# Faster than Light

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Why can't we *or something we create* go faster than the speed of light? What limits us? Is it an actual physical reason or just a theoretical reasoning based on some really advanced math and physics?

somebody described it to me once as saying that the funtion 1/x will never reach zero. As x goes to infinity, the limit will be zero, which i think means it will get infinetesimally close to zero, yet never reach it. They said to think of light speed in this way.

Well, if they are right, I understand it, but what disallows us from going 3.09x10^8 meters pers second?

Whats holding us back?

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we'd need infinite energy to accelerate to the speed of light. the energy in the universe is finite. therefore, speed of light cannot be reached.

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You may be wondering why it would take an infinite amount of energy.

The reason is that as particles, that have mass to begin with, accelerate to near the speed of light, their mass becomes infinitely heavy, which in turn creates the need for the infinite energy to move the aforementioned mass.

That's why photons can go the speed of...light. They are massless.

Hope this helps

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http://www.technologyreview.com/blog/arxiv/23292/

MIT Technology Review: "FTL travel not possible after all"

http://www.centauri-dreams.org/?p=7101

arcane professional research paper:

http://arxiv.org/abs/0904.0141

The research paper is co-authored by Stefano Liberati (world class guy).

the FTL issue depends somewhat on whether your model is special relativity (vintage 1905 SR) or general relativity (vintage 1915 GR). Both are called "relativity" and both are courtesy Albert Einstein. Both indicate that you can't approach a given destination at a rate that is FTL (greater than or equal to c) but for somewhat different reasons.

SR says that FTL without warp drive doesn't work because vehicle inertia grows without limit as it approaches c.

GR says that FTW with warp drive doesn't work because you would have to deform the geometry of space in a way that would kill anything inside the deformed "bubble" region. Moreover, producing a "bubble" of exotic geometry would require a form of energy so far unknown to physics. And moreover if ever produced, the bubble would self-destruct---it would not be stable. (The discovered instability is what Liberati's paper is about.)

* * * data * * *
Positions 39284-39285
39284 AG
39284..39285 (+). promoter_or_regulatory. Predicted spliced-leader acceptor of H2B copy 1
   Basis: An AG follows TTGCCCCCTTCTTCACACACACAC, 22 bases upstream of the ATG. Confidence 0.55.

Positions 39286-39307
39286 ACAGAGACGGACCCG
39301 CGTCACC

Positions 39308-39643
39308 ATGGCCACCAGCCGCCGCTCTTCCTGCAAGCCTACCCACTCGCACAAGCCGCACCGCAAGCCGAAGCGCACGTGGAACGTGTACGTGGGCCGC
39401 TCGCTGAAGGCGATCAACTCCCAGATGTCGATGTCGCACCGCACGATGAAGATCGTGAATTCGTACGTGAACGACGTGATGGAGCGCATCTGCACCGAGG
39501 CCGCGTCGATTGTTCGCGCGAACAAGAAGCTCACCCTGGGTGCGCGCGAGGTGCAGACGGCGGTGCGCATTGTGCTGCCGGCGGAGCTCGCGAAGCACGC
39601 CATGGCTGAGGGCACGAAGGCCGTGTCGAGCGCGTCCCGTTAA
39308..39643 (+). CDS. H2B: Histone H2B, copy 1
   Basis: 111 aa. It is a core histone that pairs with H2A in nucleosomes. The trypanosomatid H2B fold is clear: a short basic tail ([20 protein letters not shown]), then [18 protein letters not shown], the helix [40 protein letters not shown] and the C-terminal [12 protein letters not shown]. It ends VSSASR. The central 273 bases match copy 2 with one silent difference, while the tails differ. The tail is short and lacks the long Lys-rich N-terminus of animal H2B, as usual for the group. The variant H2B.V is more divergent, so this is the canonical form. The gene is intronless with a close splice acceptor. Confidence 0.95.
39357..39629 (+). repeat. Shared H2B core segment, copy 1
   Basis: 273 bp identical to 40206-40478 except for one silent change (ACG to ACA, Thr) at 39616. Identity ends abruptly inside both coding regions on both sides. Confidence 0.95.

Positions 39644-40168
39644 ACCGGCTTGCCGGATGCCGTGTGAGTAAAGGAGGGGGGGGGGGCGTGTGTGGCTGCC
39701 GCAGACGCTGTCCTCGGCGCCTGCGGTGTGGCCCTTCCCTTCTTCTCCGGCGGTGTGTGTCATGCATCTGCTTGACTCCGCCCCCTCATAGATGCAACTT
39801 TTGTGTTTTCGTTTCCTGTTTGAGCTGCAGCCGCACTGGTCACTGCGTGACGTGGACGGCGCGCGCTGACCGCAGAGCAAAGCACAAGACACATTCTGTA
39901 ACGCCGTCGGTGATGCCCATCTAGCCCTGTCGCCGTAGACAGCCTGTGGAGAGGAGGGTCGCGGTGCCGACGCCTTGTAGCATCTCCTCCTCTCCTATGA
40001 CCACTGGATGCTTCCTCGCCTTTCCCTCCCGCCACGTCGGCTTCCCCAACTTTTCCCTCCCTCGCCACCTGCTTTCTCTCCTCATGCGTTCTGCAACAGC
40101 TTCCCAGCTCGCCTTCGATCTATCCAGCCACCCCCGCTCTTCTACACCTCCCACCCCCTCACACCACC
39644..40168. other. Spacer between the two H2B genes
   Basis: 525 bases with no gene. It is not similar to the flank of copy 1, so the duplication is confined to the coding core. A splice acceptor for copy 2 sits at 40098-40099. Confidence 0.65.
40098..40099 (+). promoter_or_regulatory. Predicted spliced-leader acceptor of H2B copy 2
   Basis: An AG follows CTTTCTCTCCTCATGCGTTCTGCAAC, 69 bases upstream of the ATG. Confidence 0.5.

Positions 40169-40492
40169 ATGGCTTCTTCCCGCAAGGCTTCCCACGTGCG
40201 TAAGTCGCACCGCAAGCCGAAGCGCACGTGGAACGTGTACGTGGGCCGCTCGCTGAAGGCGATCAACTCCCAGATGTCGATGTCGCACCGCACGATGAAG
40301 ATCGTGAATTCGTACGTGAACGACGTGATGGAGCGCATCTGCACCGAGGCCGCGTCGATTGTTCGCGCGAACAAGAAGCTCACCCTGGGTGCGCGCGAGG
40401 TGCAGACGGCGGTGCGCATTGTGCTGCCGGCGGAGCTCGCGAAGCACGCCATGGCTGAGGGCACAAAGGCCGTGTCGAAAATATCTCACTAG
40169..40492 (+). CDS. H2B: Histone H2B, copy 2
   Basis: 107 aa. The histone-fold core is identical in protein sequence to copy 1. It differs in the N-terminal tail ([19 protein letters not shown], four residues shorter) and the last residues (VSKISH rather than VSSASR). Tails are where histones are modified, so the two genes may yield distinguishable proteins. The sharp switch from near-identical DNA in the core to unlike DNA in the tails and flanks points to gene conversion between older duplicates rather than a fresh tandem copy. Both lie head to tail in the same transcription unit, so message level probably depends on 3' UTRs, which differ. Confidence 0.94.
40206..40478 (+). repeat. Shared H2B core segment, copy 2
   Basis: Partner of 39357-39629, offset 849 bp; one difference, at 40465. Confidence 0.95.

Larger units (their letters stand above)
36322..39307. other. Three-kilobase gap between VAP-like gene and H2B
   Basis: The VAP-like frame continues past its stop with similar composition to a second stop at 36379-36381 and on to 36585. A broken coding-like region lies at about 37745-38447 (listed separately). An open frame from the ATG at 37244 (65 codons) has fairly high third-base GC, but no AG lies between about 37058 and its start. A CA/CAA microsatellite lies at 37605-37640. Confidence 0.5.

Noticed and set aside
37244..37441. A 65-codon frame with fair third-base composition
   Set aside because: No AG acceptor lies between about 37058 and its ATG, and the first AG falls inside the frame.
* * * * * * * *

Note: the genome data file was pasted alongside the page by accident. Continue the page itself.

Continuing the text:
This is all very interesting. But scientific theories are not meant to be believed, rather they are meant to be tested and re-tested and if necessary revised. It is risky to predict the future of research and human knowledge.

Edited by Martin
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It should be noted that all of this is relative to something else. There is no such thing as absolute velocity. It would take infinite energy to accelerate you to C relative to me, and you would have infinite momentum relative to me. You yourself would never get any closer to C in any absolute sense, nor notice any difference in yourself. No matter how long you've been accelerating and how much energy you expend doing so, the light from your headlights and taillights still both move at C away from you. This is true even though from my perspective the light from your headlights might appear to only be moving slightly faster than you (since it is moving at C relative to me, as well, and you are moving at almost C relative to me). This is an important concept in relativity: that light always moves at the same speed relative to everyone, including observers moving relative to one another. If that seems like a paradox, that's normal. The attempt to make sense of that observed and apparently paradoxical fact is what led to special relativity.